Startups are not companies. Startups are dreams. Founders must materialize their dream. The way founders materialize the dream is by attracting resources.
All the resources startups need are held by other people. Such as: cash held by investors, cash held by customers, time and attention of advisors, time and energy of talented employees. All of these are controlled by other people.
Norms dictate how we interact with other people. Consequently, norms influence how we get access to resources. Norms limit options for obtaining resources.
Now imagine this: You want a cup of coffee from Starbucks. You have limited money. Most people would wait for a discount. They only got a single way to get what they want.
But, instead of waiting for a discount. Would you do the following?
Walk into Starbucks, wait in line. When it becomes your turn, you pull out your own cup and ask them to fill it and give you 50% off. Say that the discount is because you brought your own cup. The people behind you laugh and roll your eyes. But you maintain that you should get 50%. You say you won’t leave until you get what you want.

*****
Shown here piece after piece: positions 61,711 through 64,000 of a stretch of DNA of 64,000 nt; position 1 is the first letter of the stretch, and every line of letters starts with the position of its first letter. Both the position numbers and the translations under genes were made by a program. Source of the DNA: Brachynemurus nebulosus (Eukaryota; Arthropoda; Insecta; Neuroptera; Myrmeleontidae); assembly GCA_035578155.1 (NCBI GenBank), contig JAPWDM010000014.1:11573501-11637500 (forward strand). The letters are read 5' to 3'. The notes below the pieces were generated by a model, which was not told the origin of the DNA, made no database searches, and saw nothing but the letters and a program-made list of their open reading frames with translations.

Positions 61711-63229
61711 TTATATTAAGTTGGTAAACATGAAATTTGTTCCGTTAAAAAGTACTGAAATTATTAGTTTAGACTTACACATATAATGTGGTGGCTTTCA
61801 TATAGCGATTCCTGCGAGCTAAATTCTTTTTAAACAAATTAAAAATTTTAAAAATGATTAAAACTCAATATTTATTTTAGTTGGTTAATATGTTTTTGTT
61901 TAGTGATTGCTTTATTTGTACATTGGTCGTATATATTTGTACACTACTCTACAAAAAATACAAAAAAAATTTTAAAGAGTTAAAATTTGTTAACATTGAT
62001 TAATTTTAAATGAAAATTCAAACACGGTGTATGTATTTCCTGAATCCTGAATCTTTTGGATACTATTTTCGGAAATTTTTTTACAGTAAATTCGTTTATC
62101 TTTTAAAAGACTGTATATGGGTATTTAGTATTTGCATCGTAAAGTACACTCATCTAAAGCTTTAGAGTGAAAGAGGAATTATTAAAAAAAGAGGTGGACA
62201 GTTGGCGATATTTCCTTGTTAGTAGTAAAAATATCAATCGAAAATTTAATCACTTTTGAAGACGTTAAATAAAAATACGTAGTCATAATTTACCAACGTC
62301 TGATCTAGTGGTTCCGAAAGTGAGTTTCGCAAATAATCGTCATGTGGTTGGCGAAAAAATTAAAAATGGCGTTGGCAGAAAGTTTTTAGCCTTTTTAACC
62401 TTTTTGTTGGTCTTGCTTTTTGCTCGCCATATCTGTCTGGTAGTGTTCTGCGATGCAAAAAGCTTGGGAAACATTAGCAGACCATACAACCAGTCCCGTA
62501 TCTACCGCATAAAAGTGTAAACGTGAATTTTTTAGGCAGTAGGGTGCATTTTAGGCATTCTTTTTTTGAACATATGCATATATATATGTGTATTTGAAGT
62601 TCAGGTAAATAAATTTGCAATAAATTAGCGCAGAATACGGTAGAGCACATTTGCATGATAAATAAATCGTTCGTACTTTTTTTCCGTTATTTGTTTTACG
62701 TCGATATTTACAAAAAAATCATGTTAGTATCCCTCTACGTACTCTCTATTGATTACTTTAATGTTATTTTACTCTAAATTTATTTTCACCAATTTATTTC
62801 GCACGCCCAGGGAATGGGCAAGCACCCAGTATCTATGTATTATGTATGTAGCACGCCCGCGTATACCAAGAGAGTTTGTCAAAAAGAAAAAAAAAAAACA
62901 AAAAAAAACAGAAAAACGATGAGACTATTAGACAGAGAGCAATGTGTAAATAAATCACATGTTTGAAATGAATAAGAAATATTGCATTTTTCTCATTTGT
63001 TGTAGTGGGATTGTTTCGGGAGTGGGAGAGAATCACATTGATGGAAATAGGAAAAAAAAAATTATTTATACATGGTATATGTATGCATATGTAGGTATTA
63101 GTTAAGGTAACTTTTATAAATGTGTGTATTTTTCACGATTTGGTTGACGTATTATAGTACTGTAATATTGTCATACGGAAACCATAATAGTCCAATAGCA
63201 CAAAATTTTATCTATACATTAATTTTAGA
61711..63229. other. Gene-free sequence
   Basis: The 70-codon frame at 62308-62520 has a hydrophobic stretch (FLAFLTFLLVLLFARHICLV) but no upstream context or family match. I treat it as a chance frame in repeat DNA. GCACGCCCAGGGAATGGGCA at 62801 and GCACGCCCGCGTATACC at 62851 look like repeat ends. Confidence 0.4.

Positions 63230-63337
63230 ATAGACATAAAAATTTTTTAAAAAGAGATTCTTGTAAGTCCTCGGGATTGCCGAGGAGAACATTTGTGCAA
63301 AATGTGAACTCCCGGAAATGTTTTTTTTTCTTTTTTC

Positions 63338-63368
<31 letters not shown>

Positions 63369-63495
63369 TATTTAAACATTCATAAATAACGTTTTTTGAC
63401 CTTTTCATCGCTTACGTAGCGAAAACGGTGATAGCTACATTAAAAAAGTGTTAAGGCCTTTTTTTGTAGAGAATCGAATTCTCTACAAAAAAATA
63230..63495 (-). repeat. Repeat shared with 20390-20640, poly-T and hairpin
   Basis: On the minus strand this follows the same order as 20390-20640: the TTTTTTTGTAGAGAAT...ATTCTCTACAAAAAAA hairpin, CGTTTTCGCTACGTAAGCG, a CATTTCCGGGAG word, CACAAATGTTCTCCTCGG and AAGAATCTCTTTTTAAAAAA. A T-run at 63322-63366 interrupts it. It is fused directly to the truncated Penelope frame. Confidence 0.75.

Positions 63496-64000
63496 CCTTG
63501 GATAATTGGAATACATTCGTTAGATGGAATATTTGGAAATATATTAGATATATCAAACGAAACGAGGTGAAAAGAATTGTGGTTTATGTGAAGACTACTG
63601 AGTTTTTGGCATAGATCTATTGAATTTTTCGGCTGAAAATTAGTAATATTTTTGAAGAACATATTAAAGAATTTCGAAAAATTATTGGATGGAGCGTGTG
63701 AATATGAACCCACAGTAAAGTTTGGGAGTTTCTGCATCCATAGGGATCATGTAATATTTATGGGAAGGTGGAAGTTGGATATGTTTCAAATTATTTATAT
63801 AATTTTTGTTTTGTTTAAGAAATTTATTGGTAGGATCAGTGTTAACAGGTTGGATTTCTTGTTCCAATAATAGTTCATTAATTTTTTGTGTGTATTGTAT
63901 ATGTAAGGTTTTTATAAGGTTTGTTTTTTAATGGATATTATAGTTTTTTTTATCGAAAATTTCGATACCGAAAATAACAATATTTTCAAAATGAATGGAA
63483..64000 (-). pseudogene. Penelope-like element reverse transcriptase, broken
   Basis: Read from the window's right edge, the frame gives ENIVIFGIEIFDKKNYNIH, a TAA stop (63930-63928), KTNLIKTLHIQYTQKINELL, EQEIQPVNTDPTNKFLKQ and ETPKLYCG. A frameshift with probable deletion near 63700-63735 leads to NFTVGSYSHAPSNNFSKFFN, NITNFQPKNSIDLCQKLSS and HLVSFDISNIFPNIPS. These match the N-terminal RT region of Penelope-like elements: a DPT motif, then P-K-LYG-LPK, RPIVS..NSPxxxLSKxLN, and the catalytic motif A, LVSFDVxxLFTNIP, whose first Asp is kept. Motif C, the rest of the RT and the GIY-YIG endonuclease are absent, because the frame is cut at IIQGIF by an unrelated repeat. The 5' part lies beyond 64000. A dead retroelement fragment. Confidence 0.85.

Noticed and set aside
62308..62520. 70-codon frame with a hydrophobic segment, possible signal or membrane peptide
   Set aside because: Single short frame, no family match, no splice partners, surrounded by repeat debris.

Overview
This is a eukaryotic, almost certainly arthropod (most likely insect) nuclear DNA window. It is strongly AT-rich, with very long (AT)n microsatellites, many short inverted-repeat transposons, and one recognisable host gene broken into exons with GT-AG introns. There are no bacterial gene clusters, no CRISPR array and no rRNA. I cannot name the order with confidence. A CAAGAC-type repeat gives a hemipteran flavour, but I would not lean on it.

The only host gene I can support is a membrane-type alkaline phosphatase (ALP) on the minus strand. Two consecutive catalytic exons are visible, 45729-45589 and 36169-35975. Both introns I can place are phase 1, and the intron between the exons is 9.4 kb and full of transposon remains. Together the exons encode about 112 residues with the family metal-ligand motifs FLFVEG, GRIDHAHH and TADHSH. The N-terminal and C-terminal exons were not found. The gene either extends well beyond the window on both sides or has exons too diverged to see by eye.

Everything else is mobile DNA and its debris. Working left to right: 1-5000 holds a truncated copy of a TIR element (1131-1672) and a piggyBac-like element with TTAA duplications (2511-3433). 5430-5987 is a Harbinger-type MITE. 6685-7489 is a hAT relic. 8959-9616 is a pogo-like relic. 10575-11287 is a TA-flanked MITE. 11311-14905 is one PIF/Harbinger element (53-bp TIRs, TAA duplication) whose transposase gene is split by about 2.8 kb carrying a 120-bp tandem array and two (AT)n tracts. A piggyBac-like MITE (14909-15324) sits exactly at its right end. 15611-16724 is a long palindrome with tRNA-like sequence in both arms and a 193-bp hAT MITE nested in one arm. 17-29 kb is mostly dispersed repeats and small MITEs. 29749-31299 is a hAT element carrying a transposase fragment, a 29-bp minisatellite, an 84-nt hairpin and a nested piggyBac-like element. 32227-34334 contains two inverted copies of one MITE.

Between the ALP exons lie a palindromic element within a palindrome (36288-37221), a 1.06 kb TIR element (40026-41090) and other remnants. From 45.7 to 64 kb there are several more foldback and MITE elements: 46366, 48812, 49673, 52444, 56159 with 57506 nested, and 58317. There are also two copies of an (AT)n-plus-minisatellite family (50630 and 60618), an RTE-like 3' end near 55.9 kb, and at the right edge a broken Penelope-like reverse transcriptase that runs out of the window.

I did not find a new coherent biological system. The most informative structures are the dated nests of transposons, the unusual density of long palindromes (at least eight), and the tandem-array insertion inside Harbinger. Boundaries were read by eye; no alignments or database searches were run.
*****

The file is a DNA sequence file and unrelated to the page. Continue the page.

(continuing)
Most people won’t. Why? Because it would break norms. It’s crazy. But that’s exactly the kind of crazy successful founders are made of. Let me tell you why.
Crazy founders make good bets
Founders who don’t feel the necessity to be conform have unlimited possibilities for obtaining the resources they need. Creativity is their only limitation. People who are conform would wait for Starbucks to hand out vouchers. But that’s not the only advantage of crazy.
Crazy people make great bets. A good bet is one where you can win more than you can lose. Financial engineers would call it asymmetric risk reward profile. In the case of Starbucks, the reward is 50% discount. That’s hard cash. The downside is a No. People laughing and rolling their eyes. That’s pride. Startup success is defined by cash rather than by pride.
The real problem is this. Conformity is actually rational. It’s clever. A normal mind tells you that the downside is bigger than the upside. The upside is saving money, but the downside is being excluded from the community, and die. Except that today none dies. But evolution couldn’t keep up.